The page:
Synchronicity requires the perfect amount of convergence and divergence to happen. I navigate through my life swinging from one place to another, from one role to another, from one project to another, back and forth, back and forth. I'm still here swinging, but for art this time.

When I was 10 years old, my best friend and I decided that we wanted to build a tree fort over the summer in her backyard. I had just moved back to B.C. with my mom and sisters from living in busy Shanghai and Taiwan for a year where my parents ended up getting divorced.

I was delighted to be back in my old house and with my friends again, but I enrolled in Grade 5 with an immense feeling of uncertainty about my life. Every lunch break, I'd quickly eat my lunch and run for the swing sets at the playground.

There was something calming yet thrilling I loved about swinging. Maybe it was the repetition reminding me of being in a cradle, or maybe I found it comforting being able to predict my rise and falls. Maybe it was the experience of zero-gravity and butterflies in my stomach.

Our tree fort was built on my friend's cherry tree. That summer, with the help of my friend's dad, I learned how to use different power tools; I learned about knots and materials; and I learned about building and designing hanging apparatuses such as basket pulleys and rope ladders.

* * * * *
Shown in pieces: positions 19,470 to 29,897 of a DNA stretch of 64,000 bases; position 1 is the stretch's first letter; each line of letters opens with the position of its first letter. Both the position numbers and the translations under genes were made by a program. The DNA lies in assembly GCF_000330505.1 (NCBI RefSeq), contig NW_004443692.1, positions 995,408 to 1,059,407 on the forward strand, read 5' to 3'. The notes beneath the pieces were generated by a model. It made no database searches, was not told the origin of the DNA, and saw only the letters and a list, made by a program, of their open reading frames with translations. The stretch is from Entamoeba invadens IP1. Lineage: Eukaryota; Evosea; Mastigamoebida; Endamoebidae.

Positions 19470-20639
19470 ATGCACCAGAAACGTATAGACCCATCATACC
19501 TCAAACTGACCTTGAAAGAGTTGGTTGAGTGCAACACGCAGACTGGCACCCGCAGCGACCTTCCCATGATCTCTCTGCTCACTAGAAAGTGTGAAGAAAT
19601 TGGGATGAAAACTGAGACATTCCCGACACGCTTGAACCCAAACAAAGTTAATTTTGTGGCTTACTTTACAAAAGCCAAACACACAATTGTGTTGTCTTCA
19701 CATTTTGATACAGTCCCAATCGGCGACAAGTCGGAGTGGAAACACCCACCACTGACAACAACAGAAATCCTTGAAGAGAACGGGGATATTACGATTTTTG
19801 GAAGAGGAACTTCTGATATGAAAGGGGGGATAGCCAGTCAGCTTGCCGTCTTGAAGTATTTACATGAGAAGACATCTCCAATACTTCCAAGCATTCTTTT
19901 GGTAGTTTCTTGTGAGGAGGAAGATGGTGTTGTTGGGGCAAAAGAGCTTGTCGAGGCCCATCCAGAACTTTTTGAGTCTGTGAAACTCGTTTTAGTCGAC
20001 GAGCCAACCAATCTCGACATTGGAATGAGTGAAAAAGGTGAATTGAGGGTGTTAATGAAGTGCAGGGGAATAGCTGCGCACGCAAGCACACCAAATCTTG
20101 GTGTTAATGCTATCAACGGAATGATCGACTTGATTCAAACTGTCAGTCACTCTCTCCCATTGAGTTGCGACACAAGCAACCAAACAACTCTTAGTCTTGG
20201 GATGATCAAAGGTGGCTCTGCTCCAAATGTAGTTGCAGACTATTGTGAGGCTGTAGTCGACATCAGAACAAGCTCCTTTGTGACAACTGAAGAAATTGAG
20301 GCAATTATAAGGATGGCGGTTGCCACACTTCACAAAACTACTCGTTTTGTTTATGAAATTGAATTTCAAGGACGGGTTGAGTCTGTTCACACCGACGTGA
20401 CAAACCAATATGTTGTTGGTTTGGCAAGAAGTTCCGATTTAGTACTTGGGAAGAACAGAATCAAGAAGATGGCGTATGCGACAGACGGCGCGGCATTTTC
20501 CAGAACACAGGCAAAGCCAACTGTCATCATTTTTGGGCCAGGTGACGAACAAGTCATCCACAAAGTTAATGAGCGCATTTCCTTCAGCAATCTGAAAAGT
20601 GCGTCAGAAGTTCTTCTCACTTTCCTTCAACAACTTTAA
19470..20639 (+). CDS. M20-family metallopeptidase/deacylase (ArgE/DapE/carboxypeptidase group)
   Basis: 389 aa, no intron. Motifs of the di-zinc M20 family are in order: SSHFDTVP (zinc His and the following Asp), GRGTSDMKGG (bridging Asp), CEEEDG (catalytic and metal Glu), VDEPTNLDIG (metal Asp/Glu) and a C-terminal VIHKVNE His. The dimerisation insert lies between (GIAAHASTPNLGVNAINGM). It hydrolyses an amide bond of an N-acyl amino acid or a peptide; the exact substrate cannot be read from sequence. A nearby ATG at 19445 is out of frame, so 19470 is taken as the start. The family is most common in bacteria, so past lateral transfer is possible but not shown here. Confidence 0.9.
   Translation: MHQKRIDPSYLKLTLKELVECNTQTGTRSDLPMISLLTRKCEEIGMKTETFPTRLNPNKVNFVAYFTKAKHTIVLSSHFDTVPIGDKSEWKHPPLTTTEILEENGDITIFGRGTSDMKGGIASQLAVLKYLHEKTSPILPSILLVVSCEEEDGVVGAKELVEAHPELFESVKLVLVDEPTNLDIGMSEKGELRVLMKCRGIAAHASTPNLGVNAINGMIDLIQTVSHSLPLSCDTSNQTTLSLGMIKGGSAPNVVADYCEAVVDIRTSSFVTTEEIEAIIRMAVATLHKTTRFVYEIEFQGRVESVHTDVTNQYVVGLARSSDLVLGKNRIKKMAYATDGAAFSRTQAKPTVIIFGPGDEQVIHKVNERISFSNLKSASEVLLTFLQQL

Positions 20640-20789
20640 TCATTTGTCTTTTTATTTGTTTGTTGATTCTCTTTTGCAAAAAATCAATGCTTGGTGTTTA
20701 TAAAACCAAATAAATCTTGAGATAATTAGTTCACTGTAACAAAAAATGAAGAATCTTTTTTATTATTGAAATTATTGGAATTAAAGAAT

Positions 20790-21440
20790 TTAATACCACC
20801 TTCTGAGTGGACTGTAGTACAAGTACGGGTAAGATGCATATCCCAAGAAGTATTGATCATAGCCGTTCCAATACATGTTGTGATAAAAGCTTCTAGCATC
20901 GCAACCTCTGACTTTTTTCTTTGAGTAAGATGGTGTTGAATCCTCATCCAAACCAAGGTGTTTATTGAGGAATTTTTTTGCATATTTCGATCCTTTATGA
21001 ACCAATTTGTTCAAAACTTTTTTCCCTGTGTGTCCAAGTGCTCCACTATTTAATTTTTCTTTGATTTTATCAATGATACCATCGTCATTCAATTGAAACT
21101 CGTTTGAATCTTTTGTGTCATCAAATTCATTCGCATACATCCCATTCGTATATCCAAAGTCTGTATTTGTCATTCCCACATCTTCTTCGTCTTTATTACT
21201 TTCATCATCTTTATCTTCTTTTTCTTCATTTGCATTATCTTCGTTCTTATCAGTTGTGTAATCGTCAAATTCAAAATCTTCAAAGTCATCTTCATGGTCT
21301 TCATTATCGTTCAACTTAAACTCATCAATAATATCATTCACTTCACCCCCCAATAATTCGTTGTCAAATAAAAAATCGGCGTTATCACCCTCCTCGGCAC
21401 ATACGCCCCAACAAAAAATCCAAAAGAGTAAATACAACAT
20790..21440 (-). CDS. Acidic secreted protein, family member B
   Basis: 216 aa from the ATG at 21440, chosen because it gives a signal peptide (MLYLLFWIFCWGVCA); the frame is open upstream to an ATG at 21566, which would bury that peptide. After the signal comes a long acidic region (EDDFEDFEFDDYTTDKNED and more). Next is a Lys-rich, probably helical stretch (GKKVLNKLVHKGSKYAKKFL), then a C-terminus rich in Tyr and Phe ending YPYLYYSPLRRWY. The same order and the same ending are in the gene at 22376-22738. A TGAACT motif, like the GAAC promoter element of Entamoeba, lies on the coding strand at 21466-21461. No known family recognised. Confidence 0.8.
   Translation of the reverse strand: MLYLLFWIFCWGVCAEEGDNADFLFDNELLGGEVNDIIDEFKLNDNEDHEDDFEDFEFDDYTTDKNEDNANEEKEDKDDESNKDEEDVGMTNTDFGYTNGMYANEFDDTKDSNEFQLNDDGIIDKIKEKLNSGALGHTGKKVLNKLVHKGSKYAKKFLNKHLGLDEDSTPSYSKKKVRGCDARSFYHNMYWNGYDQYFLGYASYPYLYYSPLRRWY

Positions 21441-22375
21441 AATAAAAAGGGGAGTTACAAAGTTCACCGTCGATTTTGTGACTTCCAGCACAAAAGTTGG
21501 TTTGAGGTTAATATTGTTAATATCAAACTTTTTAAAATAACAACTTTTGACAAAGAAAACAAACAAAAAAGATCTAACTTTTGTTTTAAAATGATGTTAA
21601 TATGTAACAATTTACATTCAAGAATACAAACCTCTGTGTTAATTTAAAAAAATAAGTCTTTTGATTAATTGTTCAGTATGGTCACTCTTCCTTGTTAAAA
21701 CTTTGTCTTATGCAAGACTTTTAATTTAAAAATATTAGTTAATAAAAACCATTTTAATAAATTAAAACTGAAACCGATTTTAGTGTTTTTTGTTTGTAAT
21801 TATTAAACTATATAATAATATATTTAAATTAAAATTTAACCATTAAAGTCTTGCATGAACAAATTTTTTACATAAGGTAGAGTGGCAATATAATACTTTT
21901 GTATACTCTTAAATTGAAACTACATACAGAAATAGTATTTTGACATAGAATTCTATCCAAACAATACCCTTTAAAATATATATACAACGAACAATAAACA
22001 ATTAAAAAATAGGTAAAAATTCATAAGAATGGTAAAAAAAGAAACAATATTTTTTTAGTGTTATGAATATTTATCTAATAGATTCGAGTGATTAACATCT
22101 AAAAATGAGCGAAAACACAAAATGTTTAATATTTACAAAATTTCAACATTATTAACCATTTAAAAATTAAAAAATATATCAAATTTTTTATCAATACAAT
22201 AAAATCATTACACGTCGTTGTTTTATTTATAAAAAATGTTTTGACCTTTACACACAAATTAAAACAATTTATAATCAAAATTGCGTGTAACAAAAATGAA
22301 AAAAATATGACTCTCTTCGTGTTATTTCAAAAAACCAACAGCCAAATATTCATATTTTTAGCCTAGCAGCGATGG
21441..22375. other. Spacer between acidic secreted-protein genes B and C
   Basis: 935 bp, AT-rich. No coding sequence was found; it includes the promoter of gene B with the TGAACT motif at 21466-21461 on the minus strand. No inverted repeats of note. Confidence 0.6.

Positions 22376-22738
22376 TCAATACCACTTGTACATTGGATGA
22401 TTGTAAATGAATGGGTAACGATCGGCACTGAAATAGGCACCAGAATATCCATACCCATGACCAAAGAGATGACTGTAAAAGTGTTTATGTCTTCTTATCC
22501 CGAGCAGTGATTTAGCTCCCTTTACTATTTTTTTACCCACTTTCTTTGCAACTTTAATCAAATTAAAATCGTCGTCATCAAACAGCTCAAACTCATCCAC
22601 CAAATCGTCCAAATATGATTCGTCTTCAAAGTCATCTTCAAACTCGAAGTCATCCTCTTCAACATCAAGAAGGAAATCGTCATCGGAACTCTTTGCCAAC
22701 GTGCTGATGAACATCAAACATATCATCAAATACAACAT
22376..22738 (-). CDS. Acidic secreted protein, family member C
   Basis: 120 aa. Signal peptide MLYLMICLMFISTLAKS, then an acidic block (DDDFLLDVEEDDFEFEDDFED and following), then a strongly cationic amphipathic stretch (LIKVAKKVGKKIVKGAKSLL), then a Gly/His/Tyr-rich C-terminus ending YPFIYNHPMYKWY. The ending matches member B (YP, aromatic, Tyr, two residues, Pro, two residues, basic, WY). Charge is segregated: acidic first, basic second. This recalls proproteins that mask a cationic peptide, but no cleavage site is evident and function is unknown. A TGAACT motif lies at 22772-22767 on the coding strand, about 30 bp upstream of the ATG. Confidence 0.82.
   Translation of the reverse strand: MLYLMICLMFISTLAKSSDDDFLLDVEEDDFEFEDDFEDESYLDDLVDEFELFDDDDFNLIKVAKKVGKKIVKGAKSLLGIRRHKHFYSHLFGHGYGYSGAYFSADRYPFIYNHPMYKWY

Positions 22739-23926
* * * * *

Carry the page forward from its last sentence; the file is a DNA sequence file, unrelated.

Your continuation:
The skills I acquired that summer, nurtured my ability to become an installation artist.

I moved into the city during my university years. My life was consumed by work, and tied down by deadlines and obligations. One day I came across some rope and old skateboard decks in our storage room, and seeing these items somehow triggered fond childhood memories and an urge to build something.

Hours later, after testing various knots, my first swing was born. I remember the joy I felt when I first swung on my living room swing -- it was therapeutic. Stressful thoughts shed with each swing, and I knew this was the beginning of something more.

A couple months later, I left for an internship in Uganda working at a clinic and filming health-care programs. During my travels, I became hyperaware of an unquantifiable experience of abundance from my simple life there with my host family.